General Motors Co. today posted net income of $3.2 billion for the first quarter, its fifth straight quarterly profit since emerging from bankruptcy.
GM, helped by its operations in China and rising U.S. deliveries, is poised to reclaim the global auto sales lead from a Toyota Motor Corp. rattled by the earthquake in Japan and reports of slipping quality.
Stripping out one-time charges and gains, including $1.6 billion in income from the March sale of GM's ownership in Delphi Automotive, GM earned $2 billion in the first quarter.
GM's net income for the January-through-March period a year earlier was $865 million. Revenue grew 15 percent, to $36.2 billion.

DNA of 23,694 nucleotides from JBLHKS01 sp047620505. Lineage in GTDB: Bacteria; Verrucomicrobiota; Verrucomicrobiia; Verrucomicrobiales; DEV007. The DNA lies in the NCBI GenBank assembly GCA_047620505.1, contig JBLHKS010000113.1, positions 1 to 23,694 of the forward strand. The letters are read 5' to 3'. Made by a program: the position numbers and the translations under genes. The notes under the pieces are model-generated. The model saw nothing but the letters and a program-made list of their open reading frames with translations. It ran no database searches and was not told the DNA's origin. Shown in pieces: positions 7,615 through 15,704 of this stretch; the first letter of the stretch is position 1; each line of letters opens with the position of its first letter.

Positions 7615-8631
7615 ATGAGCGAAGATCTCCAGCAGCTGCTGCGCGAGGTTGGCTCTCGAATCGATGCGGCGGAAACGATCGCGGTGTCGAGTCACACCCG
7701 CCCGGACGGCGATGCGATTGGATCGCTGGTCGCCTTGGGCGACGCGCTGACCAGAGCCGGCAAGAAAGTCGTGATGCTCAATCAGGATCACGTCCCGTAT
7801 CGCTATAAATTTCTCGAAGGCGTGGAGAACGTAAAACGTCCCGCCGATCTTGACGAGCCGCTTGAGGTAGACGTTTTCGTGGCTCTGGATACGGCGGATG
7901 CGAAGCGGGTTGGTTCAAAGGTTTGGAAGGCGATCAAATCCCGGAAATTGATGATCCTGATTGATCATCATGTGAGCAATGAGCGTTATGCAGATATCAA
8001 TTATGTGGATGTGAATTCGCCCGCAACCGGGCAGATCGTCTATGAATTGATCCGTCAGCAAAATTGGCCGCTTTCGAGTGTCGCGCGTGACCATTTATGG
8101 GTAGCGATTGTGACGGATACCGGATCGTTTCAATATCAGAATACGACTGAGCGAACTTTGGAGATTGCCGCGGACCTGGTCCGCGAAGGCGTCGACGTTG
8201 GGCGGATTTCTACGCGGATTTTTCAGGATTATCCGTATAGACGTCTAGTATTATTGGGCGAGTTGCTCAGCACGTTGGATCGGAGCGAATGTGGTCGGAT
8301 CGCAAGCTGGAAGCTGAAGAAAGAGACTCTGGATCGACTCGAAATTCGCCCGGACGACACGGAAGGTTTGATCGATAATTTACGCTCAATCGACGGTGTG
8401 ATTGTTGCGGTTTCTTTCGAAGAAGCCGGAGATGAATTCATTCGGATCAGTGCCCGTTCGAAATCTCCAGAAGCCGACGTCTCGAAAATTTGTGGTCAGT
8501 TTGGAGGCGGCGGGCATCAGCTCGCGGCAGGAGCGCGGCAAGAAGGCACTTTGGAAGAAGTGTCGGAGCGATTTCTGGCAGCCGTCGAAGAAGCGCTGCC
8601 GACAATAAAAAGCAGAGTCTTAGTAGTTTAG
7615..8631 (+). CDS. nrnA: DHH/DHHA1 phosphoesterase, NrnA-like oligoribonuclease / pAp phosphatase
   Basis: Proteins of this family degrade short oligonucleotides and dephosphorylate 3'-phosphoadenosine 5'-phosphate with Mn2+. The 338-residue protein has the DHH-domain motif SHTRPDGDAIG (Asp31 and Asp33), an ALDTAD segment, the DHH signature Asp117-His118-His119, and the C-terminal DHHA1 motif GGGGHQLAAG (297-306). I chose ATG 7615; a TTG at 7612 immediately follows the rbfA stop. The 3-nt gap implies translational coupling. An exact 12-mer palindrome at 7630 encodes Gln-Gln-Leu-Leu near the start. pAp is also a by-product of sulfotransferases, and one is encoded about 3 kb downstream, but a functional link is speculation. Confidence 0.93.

"We are on plan," GM CEO Dan Akerson said in a statement. "GM has delivered five consecutive profitable quarters, thanks to strong customer demand for our new fuel-efficient vehicles and a competitive cost structure that allows us to leverage our strong brands around the world and focus on driving profitable automotive growth."
GM in Europe lost $390 million before interest and taxes, compared with a $490 million loss a year earlier. But it broke even on an operating basis in the latest quarter. GM is targeting breakeven before restructuring charges for the year in Europe.
Akerson said GM's Opel/Vauxhall division sold 321,000 new cars in the first quarter, up from 295,000 the year before, helped by sales of the new Meriva minivan and a refreshed Corsa subcompact.
To achieve profitability by 2012, the division is reducing production capacity by a fifth and cutting around 8,000 of its 48,000 workforce.
Chief Financial Officer Dan Ammann said increased volume, lower production and labor costs after the closure of Opel's Antwerp, Belgium, factory had helped boost the European's division's performance.